The HGP is the largest single research ever carried out in modern science. Over three billion nucleotide combinations have been found in the human genome (combinations of ACGT). The project had aimed to sequence 95% of human DNA, so far 99.99% has been sequenced.

What is Gene Therapy?

Genes are inserted into a patient's cells and tissues to treat a disease, usually a hereditary disease. This science is still in its early stages. However, there has been some success.
Scientists are currently studying various ways of treating cancer using gene therapy. One is to try to enhance a healthy cell's ability to fight cancer. Another is to target the cancer cells themselves - to destroy them or prevent their growth.

Gene testing a person's susceptibility to cancer

BRCA1 is a gene which significantly raises a woman's chances of developing breast cancer. Today, it is possible for woman to have a test to find out whether she carries that gene. BRCA1 carriers have a 50% chance of passing the anomaly to each of their children.

Genetic tests to find your ideal treatment

Scientists say that one day we will be able to test a patient to find out which specific medicines are best for him or her, depending on that person's genetic makeup. Some medicines work well for some patients, but not for others.

News on Genetics

The Medical News Today website includes an individual category on genetics news, allowing you to keep up-to-date with the latest research via website, RSS, weekly newsletter and daily news alerts.

Sources - The Genome Project, NIH, Wikipedia.
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Increase In Anal Intercourse Involving At-Risk Teens And Young Adults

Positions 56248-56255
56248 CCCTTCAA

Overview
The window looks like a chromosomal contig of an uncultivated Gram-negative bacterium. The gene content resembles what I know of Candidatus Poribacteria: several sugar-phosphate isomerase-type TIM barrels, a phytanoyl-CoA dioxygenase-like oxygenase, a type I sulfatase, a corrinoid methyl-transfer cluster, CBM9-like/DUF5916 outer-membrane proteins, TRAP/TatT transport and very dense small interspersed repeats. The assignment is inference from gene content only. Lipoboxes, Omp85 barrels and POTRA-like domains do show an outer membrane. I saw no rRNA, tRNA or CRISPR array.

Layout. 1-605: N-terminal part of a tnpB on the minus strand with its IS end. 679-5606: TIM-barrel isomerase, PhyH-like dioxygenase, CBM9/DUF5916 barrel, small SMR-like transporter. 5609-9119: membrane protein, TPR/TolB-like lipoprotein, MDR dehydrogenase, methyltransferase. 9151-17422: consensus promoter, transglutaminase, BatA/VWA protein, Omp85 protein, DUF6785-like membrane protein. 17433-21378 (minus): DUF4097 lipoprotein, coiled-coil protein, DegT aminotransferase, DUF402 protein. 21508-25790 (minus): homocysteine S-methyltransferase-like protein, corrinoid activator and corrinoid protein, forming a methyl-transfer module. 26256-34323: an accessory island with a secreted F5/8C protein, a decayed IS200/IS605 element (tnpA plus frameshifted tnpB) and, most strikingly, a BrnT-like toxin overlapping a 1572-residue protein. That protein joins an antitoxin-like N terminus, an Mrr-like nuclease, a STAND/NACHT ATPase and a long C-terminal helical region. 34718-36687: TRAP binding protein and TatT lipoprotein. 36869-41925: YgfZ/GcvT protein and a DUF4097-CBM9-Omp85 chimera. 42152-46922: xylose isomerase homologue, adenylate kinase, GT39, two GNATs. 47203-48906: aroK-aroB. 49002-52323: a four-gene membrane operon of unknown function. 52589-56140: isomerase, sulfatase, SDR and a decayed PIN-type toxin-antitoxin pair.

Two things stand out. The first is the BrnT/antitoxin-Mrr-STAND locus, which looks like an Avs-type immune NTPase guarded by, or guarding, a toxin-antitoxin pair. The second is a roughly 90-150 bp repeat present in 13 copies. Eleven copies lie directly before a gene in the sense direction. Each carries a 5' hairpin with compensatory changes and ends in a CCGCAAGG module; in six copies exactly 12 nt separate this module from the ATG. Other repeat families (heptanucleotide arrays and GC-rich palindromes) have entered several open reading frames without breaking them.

A new study by researchers at the Bradley Hasbro Children's Research Center suggests that the incidence of heterosexual anal sex is increasing among teens and young adults - particularly those who have recently had unprotected vaginal sex. These findings mirror recent data that show anal sex rates among adults doubled between the years 1995 and 2004.

The study, published online by the American Journal of Public Health, is among the first to report on the little-known factors associated with heterosexual anal intercourse among adolescents and young adults.

"The topic of anal intercourse is often considered taboo - especially when discussed in the context of youth relationships - even though we know that this behavior is a significant risk factor for HIV and other sexually transmitted infections. It's critical that we recognize that more and more young people are engaging in anal sex so we can open the lines of communications and help them protect their sexual health," says lead author Celia Lescano, PhD, of the Bradley Hasbro Children's Research Center (BHCRC).

Researchers assessed the sexual behavior of 1,348 adolescents and young adults between the ages of 15 and 21 who had unprotected sex in the previous three months. They found that 16 percent had engaged in heterosexual anal intercourse within the timeframe, with condoms being used just 29 percent of the time.

Females who had heterosexual anal sex were more likely to be living with their partners, to have two or more sexual partners and to have previously experienced coerced intercourse. Males who engaged in heterosexual anal intercourse were more likely to identify themselves as being homosexual, bisexual or undecided.

"These findings suggest that the factors associated with anal intercourse among females in the study relate to the context and power balance of sexual relationships," says Lescano, who's also an assistant professor of psychiatry (research) at the Warren Alpert Medical School of Brown University. "We must teach teen girls and young women how to be assertive in sexual relationships, such as refusing unwanted sexual acts and negotiating for safer sex, whether it's anal or vaginal."